My friends have been amazing. Some of them don’t understand M.E. itself (I’m happy to answer any questions they have or direct them to information if they’re interested but don’t want to force it on people who may not want or may struggle to understand) but they’ve all been very supportive and stood by me when I got more ill. They understand that contact may be sporadic as chatting to people is exhausting but when I’m able to they’re just the same as ever 🙂 I’m unable to use Facebook much at the moment as it’s too confusing and exhausting so I don’t keep in touch as often as I like, but I like to see what they’re up to when I can and celebrate with them. I’ve already mentioned the Spoonies and my other friends on Twitter who are a great source of support, and as well as Twitter and Facebook I’ve also made new friends through AYME.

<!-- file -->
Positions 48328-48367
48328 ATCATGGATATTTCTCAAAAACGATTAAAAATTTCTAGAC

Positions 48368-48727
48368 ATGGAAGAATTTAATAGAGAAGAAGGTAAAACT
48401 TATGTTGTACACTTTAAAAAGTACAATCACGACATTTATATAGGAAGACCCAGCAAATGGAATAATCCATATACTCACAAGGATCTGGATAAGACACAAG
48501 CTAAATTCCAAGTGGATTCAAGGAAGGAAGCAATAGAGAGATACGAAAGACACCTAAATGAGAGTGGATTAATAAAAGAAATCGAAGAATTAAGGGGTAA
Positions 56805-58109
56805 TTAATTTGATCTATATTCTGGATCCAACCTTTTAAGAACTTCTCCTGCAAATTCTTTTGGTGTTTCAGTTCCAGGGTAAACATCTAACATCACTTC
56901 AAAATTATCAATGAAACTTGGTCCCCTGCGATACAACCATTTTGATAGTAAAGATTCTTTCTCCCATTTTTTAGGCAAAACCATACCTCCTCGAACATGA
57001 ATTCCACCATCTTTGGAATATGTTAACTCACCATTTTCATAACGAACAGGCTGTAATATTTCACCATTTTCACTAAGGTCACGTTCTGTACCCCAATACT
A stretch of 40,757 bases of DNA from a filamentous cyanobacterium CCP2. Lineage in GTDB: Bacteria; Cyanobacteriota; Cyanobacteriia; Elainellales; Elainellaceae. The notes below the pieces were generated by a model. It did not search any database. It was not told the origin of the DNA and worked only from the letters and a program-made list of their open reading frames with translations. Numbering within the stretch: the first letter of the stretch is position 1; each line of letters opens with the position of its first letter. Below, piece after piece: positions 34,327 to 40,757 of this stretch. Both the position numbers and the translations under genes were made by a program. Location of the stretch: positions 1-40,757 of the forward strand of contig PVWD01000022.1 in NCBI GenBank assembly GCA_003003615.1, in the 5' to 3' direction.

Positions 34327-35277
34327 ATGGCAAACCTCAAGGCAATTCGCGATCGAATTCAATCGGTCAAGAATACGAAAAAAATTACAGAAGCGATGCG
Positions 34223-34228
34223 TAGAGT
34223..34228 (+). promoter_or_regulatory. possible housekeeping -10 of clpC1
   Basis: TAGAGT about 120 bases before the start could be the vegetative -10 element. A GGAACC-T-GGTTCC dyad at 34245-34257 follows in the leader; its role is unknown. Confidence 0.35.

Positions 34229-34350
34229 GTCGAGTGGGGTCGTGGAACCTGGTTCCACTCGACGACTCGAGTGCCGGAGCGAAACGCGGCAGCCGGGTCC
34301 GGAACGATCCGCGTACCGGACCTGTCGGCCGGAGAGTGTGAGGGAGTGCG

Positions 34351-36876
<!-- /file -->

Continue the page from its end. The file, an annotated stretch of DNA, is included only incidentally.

South Tyneside College helping me as much as they did and trying everything they could to help me achieve what I did and to try and help me continue was brilliant. I am sad that I just got too ill to finish my A Level, but I did get my A in AS Computing and I learnt lots at Interface (the autism unit) as well. A special mention goes to Simin, my Computing lecturer, the staff and students at Interface, and especially to Louise, who was my key worker/personal tutor the entire time I was there, and did everything she could to help me, not only with my autism but also with my depression and anxiety and then with my M.E. I don’t think I’d be coping anywhere near as well as I am without what I learnt at Interface and without the support that Louise gave me.